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German Minister calls for a Global Tax

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posted on Sep, 11 2009 @ 10:20 PM
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Steinbrück seeks global tax
By Bertrand Benoit in Berlin

Published: September 11 2009 20:38 | Last updated: September 11 2009 20:38

Germany’s finance minister has called for a global tax to be imposed on financial transactions in an effort to end what he derided as “binge-drinking” on markets.

In one of the more radical steps mooted by a world leader to reform the financial system, Peer Steinbrück said receipts from the tax would be used to repay the cost to governments of tackling the crisis, including fiscal stimuli and bank rescue operations.

“The cost of the crisis should not be borne alone by small taxpayers,” he told the Süddeutsche Zeitung newspaper.

One person close to Mr Steinbrück said under the proposal, a 0.005 per cent tax would be paid on all financial transactions by banks, insurance companies and investment funds.

The call opens up a divide in the German government ahead of the G20 summit and national elections this month. It clashes with the agenda of chancellor Angela Merkel, who will head the German delegation to the Pittsburgh summit on September 24 and 25.

Mr Steinbrück is vice-chairman of the Social Democratic Party, coalition partner to the chancellor’s Christian Democratic Union and its main political rival.

A spokesman for Ms Merkel told the Financial Times that the chancellor was willing to discuss an international tax on transactions but said it had close to no chance of being agreed. “You cannot float ideas like that two weeks before a summit,” he said. “I suspect this is mainly electioneering on the part of Mr Steinbrück.”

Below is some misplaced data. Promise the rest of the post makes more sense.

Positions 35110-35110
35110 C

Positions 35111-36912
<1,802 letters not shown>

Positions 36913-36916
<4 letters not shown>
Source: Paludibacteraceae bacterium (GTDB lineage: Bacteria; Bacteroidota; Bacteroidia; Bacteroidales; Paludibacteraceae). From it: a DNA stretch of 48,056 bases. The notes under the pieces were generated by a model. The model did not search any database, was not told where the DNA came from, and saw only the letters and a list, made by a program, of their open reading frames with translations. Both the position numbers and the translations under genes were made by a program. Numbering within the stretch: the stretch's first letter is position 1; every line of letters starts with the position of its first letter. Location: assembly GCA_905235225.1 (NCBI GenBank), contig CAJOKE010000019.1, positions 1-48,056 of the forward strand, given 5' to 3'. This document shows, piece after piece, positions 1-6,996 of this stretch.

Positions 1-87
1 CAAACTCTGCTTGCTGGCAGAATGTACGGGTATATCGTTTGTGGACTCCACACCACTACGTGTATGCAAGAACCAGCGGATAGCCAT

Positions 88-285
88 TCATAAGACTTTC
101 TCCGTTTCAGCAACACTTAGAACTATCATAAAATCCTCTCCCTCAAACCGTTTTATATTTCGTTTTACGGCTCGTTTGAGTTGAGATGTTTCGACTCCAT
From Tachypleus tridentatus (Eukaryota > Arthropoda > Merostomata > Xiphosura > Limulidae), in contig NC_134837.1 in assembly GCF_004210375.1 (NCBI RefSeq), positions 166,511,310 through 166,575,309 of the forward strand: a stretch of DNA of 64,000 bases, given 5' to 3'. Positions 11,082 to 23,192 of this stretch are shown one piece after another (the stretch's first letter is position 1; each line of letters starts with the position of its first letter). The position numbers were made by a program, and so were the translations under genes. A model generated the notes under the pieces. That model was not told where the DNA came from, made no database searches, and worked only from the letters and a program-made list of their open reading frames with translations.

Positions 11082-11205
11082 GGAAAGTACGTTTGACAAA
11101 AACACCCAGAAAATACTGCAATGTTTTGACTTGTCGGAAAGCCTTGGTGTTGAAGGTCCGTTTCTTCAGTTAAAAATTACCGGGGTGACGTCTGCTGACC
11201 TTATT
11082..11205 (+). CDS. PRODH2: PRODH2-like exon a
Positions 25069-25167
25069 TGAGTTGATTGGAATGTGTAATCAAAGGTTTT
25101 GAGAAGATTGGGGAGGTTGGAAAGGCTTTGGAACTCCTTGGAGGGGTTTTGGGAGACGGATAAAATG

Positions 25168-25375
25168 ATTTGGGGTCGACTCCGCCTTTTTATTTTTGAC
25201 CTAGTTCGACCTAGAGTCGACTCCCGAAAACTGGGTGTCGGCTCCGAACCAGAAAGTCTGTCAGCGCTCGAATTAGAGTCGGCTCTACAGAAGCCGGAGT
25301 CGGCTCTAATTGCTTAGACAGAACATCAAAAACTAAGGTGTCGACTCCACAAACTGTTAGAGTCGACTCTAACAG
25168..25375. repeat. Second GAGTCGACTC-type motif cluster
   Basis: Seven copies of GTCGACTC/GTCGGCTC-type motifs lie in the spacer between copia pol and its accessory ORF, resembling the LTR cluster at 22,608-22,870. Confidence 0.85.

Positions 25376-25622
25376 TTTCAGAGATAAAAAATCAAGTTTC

The call follows a move by Lord Turner, chairman of the UK Financial Services Authority, to float a similar idea of a global tax on financial transactions.

The leaders of the world’s 20 largest economies are expected to agree on fresh steps to curb bonus payments at international banks and boost their capital buffers to prevent a repeat of last year’s crisis.

Without an international deal, Mr Steinbrück said Berlin should adopt a domestic tax on stock exchange transactions.

Ms Merkel faces the unprecedented challenge for an outgoing chancellor of running an election campaign – she will address three rallies a day on average over the next two weeks – while conducting high-stake international negotiations.

On Sunday night she will face Frank-Walter Steinmeier, her foreign minister and SPD challenger, for the campaign’s first and only TV duel, at a studio in Berlin’s Adlerhof business park.

Although long tipped as the most likely winner of the poll, Ms Merkel has seen her party’s ratings soften lately.



Here we go again


A high ranking German minister is calling for the G20 to impose a global tax on all financial transactions to curb abuses by banks. His figure is 0.005% per transaction. He said this should pay for the bank bailouts.

I dont think this will ever work and may be a slippery slope for other global taxes. What is your take on this?





[edit on 11-9-2009 by Wherestheproof]

[edit on 11-9-2009 by Wherestheproof]




posted on Sep, 11 2009 @ 11:22 PM
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I remember being made fun of when I first uttered my misgivings about the movement towards a global tax based on a soft science like ecology or economics.

But we are mostly too stupid to fathom their plan it would seem. Too bad really. Things could be better. If they would all just vanish.

Well, I can dream, can't I?



 
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